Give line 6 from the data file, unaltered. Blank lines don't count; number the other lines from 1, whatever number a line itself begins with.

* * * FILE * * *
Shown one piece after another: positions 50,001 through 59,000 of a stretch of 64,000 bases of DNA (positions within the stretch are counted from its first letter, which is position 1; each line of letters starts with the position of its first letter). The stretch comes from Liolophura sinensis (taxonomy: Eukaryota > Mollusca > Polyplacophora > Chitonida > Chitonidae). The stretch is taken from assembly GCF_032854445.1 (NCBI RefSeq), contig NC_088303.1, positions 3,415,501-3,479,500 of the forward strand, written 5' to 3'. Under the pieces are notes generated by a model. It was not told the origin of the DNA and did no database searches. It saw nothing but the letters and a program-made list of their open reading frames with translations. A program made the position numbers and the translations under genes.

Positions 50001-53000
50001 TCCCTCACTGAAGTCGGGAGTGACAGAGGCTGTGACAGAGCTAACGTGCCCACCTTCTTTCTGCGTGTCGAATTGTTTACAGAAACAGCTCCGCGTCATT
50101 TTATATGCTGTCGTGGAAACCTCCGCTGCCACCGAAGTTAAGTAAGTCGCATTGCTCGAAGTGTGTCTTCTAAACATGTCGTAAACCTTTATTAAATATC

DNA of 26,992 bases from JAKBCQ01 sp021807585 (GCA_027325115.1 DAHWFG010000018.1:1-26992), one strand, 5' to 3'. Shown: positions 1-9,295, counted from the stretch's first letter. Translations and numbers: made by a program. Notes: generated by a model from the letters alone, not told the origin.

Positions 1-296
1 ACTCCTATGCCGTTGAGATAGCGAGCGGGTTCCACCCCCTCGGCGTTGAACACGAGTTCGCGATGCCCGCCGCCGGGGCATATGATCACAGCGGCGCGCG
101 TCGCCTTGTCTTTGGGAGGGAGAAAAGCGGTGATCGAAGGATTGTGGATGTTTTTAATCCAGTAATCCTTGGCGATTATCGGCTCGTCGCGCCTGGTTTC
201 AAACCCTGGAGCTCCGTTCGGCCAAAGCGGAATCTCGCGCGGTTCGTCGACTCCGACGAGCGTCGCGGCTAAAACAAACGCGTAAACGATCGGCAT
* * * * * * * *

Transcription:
Positions 1-296